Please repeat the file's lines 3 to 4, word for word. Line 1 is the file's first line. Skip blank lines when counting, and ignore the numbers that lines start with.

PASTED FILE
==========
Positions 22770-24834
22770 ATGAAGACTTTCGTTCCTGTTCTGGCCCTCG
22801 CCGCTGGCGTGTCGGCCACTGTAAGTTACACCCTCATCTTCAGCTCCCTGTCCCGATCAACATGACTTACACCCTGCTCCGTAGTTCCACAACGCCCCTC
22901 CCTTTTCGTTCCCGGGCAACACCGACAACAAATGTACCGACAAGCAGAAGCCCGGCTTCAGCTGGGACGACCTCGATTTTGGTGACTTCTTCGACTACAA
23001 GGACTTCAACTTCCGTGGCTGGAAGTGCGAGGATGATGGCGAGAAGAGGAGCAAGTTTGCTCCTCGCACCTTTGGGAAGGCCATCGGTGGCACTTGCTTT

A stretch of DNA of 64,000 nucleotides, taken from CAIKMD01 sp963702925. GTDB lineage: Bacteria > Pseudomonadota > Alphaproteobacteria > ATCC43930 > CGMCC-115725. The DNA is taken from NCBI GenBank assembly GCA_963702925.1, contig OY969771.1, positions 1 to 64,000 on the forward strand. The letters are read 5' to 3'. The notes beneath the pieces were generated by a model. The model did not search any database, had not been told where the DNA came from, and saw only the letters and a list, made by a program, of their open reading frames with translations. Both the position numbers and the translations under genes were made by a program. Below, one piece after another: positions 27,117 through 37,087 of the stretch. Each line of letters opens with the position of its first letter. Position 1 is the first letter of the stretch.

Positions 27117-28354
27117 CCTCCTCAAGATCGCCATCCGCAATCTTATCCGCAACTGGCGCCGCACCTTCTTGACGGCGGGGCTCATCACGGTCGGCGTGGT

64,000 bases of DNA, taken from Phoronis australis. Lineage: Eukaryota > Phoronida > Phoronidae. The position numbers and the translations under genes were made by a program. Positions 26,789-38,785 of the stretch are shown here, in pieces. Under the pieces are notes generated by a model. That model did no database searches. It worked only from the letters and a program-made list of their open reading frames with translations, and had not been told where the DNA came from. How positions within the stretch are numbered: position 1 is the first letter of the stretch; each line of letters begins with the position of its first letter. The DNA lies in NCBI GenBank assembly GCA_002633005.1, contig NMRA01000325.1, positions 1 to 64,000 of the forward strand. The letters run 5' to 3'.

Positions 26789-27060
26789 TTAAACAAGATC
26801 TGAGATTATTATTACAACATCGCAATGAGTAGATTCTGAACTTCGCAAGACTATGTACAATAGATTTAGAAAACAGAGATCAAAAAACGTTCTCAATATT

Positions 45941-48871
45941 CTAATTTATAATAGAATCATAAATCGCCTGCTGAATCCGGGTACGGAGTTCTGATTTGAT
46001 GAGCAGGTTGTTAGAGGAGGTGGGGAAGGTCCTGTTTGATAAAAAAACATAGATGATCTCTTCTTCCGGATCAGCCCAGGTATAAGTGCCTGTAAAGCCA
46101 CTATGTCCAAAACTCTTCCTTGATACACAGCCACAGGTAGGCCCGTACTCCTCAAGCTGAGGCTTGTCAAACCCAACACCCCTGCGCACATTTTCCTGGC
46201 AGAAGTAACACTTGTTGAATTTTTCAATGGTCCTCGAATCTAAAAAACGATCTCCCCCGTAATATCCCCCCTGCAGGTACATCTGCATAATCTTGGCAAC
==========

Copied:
22801 CCGCTGGCGTGTCGGCCACTGTAAGTTACACCCTCATCTTCAGCTCCCTGTCCCGATCAACATGACTTACACCCTGCTCCGTAGTTCCACAACGCCCCTC
22901 CCTTTTCGTTCCCGGGCAACACCGACAACAAATGTACCGACAAGCAGAAGCCCGGCTTCAGCTGGGACGACCTCGATTTTGGTGACTTCTTCGACTACAA